Blickensderfer and related families - Person Sheet
Blickensderfer and related families - Person Sheet
NameWilhelm Henrich NITZSCHKE
Birth3 Jul 1884, Utica, Oneida County, New York
Death1 Jan 1969, Rye, NY
BurialRye, New York
MotherLouise KRIEG (1848-1934)
Birth23 Nov 1881, Philadelphia, Philadelphia County, Pennsylvania
Death13 Feb 1920, Philadelphia, Philadelphia County, Pennsylvania
Marriage1908, Rio de Janeiro, Federal District, Brazil
ChildrenWilliam Henry (1909-1919)
 Eleanora Louise (1911-1999)
Birth19 Jun 1887, Courtland, NY
Death17 Mar 1965, Rye, NY
BurialEpiscopalian church, Rye, New York (in stone wall)
Marriage18 Nov 1922, Utica, Oneida County, New York
Notes for Wilhelm Henrich NITZSCHKE
Wilhelm dropped the "z" in his name, somewhere between 1919 and 1928.

Went to Rio de Janeiro to follow a dentist, abt 1908. Isabel followed him to Rio de Janeiro and married him.

Wilhelm "William" spoke Portuguese, Spanish and Italian

William made bright green beatle stick pins, as told to Bill & Laurie Nitschke on their visit to Friede Grace and Eleanor on Sept. 20, 2002.

Belonged to a Men's Horticultural Society. Had a center page spread in Life magazine.

Before moving to Utica, he was a prominent dentist with an office in the Waldorf Historia in Manhattan, New York.

The Christmas Putz

A Putz is a joyful reminder of the real meaning of Christmas. Nativity figurines, moss, lights, buildings, evergreens, rocks, wood, and lots of imagination make up a Putz. A taped narration, music, and spotlighted scenes tell the wondrous story of Christ's birth.

The word "Putz" is a loose translation from the German, meaning "to decorate." A Christmas Putz is a tradition dating back to the Middle Ages. Priests placed figures of the Holy Family in churches so people had a clearer idea of the Christmas story. In its simplest form, a Putz is a decoration, representing a miniature landscape, that is placed under a Christmas tree to illustrate the story of the Christ Child's Nativity.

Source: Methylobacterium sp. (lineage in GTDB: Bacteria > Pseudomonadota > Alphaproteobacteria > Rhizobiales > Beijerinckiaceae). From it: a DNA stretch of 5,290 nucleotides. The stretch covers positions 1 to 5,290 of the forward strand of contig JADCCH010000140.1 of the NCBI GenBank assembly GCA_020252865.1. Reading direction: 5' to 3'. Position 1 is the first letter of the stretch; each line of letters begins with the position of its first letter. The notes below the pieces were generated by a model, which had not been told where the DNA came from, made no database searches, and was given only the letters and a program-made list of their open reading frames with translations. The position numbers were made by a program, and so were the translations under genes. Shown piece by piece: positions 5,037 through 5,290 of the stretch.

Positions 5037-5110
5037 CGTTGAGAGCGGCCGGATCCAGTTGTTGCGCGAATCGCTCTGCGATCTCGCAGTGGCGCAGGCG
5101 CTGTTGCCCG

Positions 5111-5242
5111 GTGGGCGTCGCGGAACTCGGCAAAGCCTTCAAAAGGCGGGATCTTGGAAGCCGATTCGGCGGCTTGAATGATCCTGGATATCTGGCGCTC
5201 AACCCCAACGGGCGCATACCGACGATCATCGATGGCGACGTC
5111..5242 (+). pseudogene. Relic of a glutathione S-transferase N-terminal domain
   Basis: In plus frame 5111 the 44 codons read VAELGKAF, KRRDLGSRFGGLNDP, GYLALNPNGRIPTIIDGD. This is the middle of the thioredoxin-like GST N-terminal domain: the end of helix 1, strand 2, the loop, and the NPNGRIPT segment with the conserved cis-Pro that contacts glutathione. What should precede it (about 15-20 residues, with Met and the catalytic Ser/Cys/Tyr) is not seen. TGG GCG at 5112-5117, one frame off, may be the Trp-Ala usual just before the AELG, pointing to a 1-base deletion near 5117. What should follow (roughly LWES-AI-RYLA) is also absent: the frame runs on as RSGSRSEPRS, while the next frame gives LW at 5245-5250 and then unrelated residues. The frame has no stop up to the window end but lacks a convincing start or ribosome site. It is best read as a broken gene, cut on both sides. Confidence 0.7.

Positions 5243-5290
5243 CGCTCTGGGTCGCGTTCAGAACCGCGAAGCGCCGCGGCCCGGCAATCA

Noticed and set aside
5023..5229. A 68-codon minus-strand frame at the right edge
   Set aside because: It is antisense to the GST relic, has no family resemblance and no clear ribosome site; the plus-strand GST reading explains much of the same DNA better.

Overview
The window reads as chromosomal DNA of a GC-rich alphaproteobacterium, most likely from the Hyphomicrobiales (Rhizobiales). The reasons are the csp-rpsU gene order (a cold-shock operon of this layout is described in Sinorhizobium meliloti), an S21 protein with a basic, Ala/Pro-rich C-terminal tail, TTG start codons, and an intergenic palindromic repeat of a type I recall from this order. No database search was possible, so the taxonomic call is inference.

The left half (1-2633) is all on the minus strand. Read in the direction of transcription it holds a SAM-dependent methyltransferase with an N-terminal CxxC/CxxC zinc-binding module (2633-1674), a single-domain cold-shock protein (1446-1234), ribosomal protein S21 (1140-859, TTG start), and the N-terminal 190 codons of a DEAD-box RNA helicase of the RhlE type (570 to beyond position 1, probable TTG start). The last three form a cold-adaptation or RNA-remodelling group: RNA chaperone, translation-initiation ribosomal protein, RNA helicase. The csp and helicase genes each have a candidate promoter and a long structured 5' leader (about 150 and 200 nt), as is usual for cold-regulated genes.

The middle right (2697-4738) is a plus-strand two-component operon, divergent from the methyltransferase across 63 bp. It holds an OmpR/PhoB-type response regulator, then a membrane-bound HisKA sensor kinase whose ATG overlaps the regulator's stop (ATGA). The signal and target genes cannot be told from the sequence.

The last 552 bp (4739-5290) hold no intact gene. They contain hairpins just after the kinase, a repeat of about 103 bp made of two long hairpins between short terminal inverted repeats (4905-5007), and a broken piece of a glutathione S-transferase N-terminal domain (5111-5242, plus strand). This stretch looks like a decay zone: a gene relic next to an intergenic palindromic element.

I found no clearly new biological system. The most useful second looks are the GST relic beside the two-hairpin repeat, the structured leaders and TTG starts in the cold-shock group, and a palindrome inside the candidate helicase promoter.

Moravian brought many hand carved Nativity figures with them and constructed Putz in their homes. The practice of going from house to house to enjoy them is called "Putzing."

About the Moravian Putz

A "Putz" (pronounced pootz--German for "to make beautiful.") is a miniature manger scene which many Moravian families display every year. Sometimes the figures are family heirlooms or have been acquired from abroad. In addition, several Moravian churches display a Putz for public viewing during the Advent and Christmas seasons. These displays are rather large and take many hours of combined effort by church members for pre-construction, construction, staffing during display times and for tear-down. Many of the items used in the display are handmade or donated by members of the congregation. The displays usually done in a darkened room with lights highlighting the various scenes and a "background tape" describing the scenes as they are viewed. The following is about the Putz at East Hills Moravian Church. Numerous visitors, including those on bus tours to the City of Bethlehem PA, view the Putz during the holiday season. It is one of three by Bethlehem area churches, with others at Central Moravian and Edgeboro Moravian.

Was known as a very stern, autocratic and germanic.
Last Modified 27 May 2012Created 5 Feb 2024 using Reunion for Macintosh
This collection of files last generated on 5 Feb 2024.
Main pageLinksSearch